Sustainability Today: There's a lot more to consider in a job

An infographic displaying statistics about sustainability and work. CREDIT: FANSHAWE SUSTAINABILITY
We should care about workers' rights, labour laws, fair wages, measures and the tools available to workers that address their concerns.

We all entered college thinking about our future careers and the jobs that we would do once we graduate. We put a lot of importance on this, and why not? It would sustain us and help us become financially strong to improve our lifestyle. The bottom line is that a job is important but so are the ideas, concepts, rights and responsibilities that come along with it.

We should care about workers’ rights, labour laws, fair wages, measures and the tools available to workers that address their concerns. Apart from the numbers on the paycheck, these things influence the work environment. If the work environment is unsustainable, it ends up affecting the job one does, and subsequently the person.

According to the Labour Rights Index, the global average scores for the “fair wages” and “employment security” indicators were 67 per cent and 62 per cent, respectively. Globally, women still make just 77 per cent of what men earn in an hour for the same work and the gender pay gap is even worse for “mothers, women of colour, immigrant and disabled women.” Child labour is still prevalent to an extent that as of 2020, 160 million children, or one in 10 children, are engaged in child labour. This needs to change for our future to be sustainable. Sustainable Development Goal 8 (Decent Work and Economic Growth) highlights these issues and was formulated to promote productive employment and decent work for all.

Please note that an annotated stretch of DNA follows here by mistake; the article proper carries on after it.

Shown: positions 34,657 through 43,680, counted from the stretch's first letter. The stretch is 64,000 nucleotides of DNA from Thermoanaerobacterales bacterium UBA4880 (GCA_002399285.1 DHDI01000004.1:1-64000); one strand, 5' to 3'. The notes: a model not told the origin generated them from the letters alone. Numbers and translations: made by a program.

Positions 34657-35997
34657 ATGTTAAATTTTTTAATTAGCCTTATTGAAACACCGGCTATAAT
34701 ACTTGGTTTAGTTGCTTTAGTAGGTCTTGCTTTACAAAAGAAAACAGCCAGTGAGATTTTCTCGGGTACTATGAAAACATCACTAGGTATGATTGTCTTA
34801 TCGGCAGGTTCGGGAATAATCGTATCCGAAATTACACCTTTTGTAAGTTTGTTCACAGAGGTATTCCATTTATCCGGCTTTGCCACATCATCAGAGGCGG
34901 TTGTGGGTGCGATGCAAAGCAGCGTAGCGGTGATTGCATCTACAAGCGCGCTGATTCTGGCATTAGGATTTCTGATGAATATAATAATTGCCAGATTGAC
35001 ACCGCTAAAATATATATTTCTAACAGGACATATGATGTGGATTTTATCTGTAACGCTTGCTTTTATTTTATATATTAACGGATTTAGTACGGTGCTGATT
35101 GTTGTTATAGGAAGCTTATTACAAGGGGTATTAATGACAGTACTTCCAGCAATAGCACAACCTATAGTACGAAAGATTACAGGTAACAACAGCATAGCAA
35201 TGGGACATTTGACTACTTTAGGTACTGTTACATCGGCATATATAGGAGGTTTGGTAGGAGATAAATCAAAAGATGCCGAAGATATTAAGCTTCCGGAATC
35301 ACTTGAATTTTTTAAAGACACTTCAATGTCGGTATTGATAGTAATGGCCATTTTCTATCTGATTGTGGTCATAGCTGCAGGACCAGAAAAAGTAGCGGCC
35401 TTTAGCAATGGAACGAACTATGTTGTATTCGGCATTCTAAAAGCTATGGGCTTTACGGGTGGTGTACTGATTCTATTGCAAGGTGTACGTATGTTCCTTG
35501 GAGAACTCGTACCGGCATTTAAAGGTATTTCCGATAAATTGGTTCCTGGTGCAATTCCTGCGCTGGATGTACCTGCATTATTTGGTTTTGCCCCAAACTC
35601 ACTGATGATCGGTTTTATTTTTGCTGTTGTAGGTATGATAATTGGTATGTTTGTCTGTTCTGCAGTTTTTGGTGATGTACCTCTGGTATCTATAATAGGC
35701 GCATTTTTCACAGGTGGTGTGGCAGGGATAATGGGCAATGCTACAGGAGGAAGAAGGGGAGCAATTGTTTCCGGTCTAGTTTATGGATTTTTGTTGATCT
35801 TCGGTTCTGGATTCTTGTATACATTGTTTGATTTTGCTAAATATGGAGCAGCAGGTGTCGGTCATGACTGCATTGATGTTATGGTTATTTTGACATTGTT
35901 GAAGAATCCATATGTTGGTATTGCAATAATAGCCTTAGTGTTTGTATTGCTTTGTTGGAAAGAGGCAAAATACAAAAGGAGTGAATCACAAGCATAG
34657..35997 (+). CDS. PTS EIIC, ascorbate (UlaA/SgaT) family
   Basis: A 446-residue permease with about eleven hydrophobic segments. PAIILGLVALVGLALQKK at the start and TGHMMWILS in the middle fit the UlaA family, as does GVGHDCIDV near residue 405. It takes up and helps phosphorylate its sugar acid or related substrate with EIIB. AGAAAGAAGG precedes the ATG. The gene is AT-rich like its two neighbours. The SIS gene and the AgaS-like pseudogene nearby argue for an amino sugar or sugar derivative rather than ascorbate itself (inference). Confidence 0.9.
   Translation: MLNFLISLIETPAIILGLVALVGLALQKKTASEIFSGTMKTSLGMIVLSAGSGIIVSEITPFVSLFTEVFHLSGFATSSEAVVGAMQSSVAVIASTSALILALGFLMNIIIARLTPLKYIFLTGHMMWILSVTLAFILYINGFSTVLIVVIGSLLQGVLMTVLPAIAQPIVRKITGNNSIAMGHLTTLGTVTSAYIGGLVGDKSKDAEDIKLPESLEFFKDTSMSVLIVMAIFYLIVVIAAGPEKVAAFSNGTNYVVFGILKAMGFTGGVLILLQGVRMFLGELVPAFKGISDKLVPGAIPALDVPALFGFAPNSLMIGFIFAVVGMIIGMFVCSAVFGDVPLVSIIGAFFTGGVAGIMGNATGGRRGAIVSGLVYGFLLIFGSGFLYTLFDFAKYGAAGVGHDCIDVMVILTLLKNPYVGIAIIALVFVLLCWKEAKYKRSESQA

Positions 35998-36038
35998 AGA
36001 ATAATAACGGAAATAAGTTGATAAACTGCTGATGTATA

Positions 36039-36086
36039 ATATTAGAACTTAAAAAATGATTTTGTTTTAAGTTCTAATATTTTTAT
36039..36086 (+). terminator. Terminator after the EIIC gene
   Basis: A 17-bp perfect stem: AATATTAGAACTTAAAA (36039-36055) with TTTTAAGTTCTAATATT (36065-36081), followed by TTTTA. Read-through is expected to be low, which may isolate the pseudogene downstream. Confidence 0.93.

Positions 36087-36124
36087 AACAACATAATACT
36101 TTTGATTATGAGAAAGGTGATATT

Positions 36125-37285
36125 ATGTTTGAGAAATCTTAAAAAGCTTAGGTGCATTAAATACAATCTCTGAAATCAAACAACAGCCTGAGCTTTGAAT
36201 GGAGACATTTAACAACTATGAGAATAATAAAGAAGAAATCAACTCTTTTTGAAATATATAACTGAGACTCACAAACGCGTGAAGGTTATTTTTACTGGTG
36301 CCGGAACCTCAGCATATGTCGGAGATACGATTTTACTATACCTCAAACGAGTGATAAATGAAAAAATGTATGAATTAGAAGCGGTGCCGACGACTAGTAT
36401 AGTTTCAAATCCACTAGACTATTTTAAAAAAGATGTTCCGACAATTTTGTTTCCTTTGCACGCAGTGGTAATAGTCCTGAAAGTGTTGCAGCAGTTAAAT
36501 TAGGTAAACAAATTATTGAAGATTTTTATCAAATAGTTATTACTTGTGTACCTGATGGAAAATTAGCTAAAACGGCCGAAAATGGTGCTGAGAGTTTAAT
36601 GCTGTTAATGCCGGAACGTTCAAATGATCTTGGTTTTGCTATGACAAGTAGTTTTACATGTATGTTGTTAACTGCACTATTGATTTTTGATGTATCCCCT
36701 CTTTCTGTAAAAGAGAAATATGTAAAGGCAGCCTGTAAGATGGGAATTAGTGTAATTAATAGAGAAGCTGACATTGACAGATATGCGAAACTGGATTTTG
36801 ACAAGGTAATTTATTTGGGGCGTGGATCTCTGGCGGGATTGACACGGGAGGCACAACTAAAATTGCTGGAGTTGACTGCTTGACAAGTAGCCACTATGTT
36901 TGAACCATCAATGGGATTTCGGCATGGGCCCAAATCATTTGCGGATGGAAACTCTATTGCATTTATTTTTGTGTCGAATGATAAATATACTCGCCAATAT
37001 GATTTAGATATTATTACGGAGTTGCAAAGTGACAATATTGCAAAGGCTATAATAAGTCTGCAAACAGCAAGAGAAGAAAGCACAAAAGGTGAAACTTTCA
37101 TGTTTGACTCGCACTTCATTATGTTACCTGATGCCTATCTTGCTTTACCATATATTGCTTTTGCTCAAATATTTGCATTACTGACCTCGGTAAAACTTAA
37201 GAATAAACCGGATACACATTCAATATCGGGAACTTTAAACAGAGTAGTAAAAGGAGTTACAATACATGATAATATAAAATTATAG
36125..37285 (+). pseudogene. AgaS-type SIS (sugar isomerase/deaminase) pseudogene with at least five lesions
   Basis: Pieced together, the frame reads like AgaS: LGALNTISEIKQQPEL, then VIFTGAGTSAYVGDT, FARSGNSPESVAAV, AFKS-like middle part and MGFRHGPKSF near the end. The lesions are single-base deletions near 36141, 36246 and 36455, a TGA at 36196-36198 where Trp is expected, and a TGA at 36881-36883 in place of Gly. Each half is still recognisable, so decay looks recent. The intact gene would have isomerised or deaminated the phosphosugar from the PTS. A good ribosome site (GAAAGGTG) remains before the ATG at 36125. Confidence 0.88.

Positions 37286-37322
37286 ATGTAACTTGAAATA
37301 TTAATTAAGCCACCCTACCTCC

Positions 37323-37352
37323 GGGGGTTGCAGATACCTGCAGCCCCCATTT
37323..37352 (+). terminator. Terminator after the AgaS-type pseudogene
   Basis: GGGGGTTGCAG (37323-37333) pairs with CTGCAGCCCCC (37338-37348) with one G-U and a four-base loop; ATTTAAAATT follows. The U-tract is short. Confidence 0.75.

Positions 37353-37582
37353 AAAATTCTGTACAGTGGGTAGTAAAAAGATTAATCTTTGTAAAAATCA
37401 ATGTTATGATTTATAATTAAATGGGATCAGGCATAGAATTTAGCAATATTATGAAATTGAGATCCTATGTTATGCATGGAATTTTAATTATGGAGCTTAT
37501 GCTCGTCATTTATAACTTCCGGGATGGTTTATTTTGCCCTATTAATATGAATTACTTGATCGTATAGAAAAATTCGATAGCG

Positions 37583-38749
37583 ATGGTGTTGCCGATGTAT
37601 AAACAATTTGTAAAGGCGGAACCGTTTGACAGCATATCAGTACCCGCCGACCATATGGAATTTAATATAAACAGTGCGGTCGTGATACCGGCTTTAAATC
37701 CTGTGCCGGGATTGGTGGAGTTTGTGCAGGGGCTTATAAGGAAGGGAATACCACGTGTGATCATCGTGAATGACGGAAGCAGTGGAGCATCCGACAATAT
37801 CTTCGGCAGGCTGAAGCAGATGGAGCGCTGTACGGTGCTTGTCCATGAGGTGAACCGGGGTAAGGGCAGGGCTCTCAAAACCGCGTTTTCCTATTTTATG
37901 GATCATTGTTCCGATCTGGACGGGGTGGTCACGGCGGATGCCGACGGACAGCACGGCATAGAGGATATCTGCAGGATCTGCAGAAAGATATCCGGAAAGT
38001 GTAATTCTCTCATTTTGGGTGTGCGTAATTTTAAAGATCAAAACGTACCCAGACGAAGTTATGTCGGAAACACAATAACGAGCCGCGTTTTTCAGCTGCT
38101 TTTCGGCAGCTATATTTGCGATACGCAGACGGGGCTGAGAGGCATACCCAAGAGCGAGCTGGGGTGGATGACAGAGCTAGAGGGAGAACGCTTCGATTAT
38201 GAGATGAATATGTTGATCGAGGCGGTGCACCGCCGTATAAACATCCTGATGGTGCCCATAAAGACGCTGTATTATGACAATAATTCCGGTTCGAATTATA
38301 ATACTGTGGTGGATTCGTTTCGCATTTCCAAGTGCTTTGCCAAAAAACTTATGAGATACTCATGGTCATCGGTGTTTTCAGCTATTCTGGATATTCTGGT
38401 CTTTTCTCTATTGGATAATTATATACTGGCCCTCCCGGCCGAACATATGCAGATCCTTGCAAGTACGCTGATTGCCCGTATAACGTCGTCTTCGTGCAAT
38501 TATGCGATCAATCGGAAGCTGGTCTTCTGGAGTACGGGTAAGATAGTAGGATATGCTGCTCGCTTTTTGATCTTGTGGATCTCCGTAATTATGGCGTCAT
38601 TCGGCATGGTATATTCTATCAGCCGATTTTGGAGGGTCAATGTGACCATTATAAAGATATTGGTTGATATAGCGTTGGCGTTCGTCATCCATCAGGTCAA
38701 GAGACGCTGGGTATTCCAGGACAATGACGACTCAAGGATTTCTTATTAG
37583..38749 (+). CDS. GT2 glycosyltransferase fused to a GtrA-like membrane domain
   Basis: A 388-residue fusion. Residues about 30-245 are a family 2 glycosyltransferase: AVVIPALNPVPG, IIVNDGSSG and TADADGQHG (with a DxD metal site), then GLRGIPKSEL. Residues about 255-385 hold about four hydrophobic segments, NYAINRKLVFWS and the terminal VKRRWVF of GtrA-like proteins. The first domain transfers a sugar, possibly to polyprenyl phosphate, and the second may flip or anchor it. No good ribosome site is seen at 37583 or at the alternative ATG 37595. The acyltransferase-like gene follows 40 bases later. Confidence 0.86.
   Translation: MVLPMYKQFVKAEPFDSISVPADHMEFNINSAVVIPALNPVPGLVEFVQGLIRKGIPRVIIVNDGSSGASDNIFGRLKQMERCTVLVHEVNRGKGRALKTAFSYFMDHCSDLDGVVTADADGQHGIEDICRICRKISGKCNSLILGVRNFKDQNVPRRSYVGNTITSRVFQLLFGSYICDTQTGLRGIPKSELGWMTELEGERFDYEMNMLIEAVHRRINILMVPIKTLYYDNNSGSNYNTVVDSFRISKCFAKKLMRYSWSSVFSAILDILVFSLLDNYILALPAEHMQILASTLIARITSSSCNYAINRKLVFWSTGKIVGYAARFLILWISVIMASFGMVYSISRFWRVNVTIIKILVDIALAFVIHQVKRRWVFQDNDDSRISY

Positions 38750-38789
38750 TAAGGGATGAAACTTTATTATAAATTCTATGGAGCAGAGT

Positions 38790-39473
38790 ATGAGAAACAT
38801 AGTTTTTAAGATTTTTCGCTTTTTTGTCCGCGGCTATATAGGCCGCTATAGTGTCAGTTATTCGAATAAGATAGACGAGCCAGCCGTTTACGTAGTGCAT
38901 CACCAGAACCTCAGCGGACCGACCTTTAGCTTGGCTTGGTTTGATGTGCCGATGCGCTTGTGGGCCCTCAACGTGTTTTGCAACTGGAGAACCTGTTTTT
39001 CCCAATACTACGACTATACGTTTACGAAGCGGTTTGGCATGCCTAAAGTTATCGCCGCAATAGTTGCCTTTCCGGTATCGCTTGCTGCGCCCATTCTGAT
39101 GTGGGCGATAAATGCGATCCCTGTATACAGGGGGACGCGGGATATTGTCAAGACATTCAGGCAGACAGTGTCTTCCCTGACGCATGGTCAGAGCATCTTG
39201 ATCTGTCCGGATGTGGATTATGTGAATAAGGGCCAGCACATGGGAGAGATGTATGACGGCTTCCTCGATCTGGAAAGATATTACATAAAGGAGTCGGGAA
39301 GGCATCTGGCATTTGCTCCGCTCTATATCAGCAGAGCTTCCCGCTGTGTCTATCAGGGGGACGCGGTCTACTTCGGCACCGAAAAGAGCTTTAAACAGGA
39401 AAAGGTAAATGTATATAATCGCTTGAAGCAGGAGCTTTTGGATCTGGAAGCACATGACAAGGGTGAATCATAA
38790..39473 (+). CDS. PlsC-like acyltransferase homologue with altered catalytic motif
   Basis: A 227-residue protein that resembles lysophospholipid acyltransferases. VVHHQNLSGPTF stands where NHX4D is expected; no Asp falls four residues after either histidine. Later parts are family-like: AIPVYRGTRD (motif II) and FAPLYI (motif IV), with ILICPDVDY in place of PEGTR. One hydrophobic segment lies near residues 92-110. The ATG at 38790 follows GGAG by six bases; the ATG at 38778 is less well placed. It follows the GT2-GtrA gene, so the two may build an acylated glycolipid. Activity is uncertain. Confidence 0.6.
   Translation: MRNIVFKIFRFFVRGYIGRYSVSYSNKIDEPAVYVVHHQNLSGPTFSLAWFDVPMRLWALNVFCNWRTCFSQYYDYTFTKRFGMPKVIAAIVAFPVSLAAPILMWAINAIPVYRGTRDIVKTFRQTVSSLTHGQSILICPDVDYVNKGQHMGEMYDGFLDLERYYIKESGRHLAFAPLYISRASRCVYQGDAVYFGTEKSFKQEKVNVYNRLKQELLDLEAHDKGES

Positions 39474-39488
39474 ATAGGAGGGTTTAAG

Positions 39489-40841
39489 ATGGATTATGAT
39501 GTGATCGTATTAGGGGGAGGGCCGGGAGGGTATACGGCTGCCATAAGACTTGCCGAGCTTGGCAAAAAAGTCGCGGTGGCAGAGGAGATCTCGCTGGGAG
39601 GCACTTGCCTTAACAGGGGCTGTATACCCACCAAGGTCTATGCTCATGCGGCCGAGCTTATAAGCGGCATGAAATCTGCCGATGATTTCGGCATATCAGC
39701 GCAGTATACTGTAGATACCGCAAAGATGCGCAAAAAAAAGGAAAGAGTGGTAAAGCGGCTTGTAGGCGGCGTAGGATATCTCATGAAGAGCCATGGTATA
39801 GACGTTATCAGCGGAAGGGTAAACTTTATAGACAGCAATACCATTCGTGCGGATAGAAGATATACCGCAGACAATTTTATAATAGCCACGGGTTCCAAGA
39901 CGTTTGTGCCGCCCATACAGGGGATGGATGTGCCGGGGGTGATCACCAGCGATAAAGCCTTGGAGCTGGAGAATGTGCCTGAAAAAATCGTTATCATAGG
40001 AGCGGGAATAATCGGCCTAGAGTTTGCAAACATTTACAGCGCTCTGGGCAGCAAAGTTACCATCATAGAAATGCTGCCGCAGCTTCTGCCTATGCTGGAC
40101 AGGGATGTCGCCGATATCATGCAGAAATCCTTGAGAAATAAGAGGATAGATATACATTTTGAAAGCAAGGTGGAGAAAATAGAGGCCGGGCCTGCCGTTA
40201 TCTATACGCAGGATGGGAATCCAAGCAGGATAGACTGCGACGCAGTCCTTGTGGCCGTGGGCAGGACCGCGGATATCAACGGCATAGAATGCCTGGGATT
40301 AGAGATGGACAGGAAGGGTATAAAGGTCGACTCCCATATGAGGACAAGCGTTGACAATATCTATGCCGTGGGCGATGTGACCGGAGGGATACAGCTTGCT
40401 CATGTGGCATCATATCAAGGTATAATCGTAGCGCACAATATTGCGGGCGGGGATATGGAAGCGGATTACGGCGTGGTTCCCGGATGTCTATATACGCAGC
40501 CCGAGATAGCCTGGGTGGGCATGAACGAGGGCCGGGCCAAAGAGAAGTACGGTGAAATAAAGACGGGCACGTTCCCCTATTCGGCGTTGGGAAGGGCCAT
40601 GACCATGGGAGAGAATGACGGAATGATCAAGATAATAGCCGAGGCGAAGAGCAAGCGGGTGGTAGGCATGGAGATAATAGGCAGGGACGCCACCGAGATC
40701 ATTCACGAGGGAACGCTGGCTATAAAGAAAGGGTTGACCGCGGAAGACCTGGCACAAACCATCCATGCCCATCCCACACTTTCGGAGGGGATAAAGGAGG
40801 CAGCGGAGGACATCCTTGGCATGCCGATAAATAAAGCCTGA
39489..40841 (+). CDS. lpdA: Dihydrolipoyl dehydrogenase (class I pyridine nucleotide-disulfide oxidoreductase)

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Although Canada has regulations including Labour Code and Workplace Health and Safety, it scores 76 on the Labor Rights Index, which falls in the range of “Reasonable Access to Decent Work.” This shows that more needs to be done. While that rests on the policy makers, we can do our part by being aware and exercising our rights and responsibilities, advocating and standing up for fair work.

As we transition from college to our chosen paths, we must be mindful and aware that there are more things that come with a job than pay at the end of the month, and strive to understand work in a holistic way and do our part.

Look for jobs at Fanshawe job portal:

Know about Canada’s Labour Code:

Days to look forward to:

  • Jan. 24: International Day of Eduction
  • Jan. 27: International Day of Commemoration in Memory of the Victims of the Holocaust
  • Jan. 27: Semester for Sustainability Booth (Theme: SDG 5 — Gender Equality)
  • Feb. 1-28: Black History Month
  • Feb. 1-7: World Interfaith Harmony Week
  • Feb. 2: World Wetlands Day
  • Feb. 3: Semester for Sustainability Booth (Theme: SDG 7 — Affordable and Clean Energy)
  • Feb. 16-17: Residence Energy Conservation Challenge
Contributed by Fanshawe Sustainability